Citing two unnamed sources familiar with the situation, The Associated Press reported on Thursday that President-elect Joe Biden plans to appoint Boston Mayor Marty Walsh to serve as U.S. Secretary of Labor.
Walsh is reportedly a personal friend of Biden, who presided over the mayor’s second inauguration in 2018.
According to the AP, Walsh “has a long history with labor,” referencing his former role as president of Laborers Local 223. He also served in the state legislature for more than a decade while holding senior positions with Boston’s Building and Construction Trades Council, which the outlet described as “a union umbrella organization.”
AFL-CIO President Richard Trumka reportedly started reaching out to fellow union bosses in November to support Walsh’s nomination. He tweeted that Walsh “will be an exceptional labor secretary for the same reason he was an outstanding mayor: he carried the tools.”
The AFL-CIO is a federation of 55 unions representing more than 12.5 million workers across America.
— AFL-CIO (@AFLCIO) January 7, 2021
“I think Marty Walsh is a great idea for labor secretary,” said Randi Weingarten, president of the American Federation of Teachers, which is part of the AFL-CIO.
Weingarten said the AFL-CIO had compiled a list of preferred candidates to present to Biden’s transition team.
Walsh, 53, has also earned the backing of Lee Saunders, the president of the American Federation of State, County, and Municipal Employees (AFSCME), one of the largest unions in the AFL-CIO coalition with 1.4 million members.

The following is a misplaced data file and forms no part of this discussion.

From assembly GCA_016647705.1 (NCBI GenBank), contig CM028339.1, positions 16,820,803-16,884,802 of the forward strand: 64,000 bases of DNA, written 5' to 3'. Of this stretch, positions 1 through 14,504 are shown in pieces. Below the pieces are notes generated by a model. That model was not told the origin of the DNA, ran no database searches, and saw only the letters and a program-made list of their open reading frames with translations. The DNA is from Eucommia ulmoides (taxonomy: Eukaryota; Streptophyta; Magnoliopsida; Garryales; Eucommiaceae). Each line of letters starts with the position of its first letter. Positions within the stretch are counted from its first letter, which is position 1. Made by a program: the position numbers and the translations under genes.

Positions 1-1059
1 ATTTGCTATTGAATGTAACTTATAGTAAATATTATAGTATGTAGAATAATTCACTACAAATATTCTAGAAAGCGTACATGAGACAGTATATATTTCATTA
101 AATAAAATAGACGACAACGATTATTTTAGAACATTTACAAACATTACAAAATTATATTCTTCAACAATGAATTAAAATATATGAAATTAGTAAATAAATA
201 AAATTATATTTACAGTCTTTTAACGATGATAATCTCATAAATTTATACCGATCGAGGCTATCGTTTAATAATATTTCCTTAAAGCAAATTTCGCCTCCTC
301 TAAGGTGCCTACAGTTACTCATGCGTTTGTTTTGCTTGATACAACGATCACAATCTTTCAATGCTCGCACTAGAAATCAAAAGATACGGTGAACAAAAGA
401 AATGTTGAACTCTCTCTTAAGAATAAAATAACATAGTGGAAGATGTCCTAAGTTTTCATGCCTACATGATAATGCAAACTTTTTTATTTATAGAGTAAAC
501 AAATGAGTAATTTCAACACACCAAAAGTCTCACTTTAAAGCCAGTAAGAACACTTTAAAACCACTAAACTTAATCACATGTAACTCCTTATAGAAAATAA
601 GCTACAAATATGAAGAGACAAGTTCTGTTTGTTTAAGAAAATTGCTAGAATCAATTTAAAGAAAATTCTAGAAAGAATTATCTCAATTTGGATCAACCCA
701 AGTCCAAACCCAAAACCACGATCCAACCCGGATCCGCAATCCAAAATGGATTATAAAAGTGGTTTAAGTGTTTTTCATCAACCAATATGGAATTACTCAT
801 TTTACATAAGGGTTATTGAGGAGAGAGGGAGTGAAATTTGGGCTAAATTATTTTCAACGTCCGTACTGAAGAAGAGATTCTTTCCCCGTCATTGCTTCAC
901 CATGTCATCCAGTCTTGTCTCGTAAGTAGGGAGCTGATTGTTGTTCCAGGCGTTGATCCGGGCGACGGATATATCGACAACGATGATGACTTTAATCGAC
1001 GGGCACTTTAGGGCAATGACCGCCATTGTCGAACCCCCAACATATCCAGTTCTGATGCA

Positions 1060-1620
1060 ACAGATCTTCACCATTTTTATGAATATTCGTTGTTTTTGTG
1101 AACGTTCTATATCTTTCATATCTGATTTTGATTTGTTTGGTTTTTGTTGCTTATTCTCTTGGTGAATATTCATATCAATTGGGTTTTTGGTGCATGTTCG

Lee Saunders: After 4 long years of brazen hostility toward working people, the Labor Department will have leadership that is true to its mission and purpose.@Marty_Walsh will drive an agenda that gives working families the tools they need to thrive. #1u https://t.co/GVJeVD3FT6
— AFSCME (@AFSCME) January 7, 2021
“After four long years of brazen hostility toward working people, the Labor Department will now have leadership that is true to its mission and purpose,” Saunders said in a statement issued on Thursday. “Mayor Walsh is one of us. He cut his teeth in the union movement.”
National Education Association president Becky Pringle said the teachers union had also been working with the Biden-Kamala Harris transition “to ensure that there are strong advocates for unions at the table in the cabinet.”
The Boston Herald quoted State Sen. Marc Pacheco, described as “a top Massachusetts Biden backer who served with Walsh in the Legislature,” who said the mayor “knows people in every aspect of both the national and international labor movement.”
The outlet provides more details on Walsh’s labor record in Boston:
But the mayor’s administration has had labor-related dust-ups, most recently regarding the federal criminal charges related to accusations that his top lieutenants pressured the Boston Calling music festival organizers to use union labor. Two Walsh administration high-ups were convicted – before a judge then threw out the decisions and acquitted them both.
Earlier in Walsh’s tenure, his administration took flak for connections to four Teamsters charged with threatening “Top Chef” employees over that show’s use of non-union workers. Testimony entwined Walsh’s City Hall in that scandal, but the mayor claimed vindication after the jury found the Teamsters not guilty in 2017.
If Walsh does go to Washington, City Council President Kim Janey would become the acting mayor. She’d be the first woman and first person of color to sit in the big office on the fifth floor of Boston City Hall. It would also open the floodgates in the 2021 mayoral race, which already has drawn two high-profile challengers in the city councilors Andrea Campbell and Michelle Wu.
Walsh, the son of Irish immigrants, was raised in Boston’s working-class Dorchester section. When he was just seven years old, Walsh was diagnosed with Burkitt lymphoma and spent four years undergoing chemotherapy treatments, successfully fighting the disease.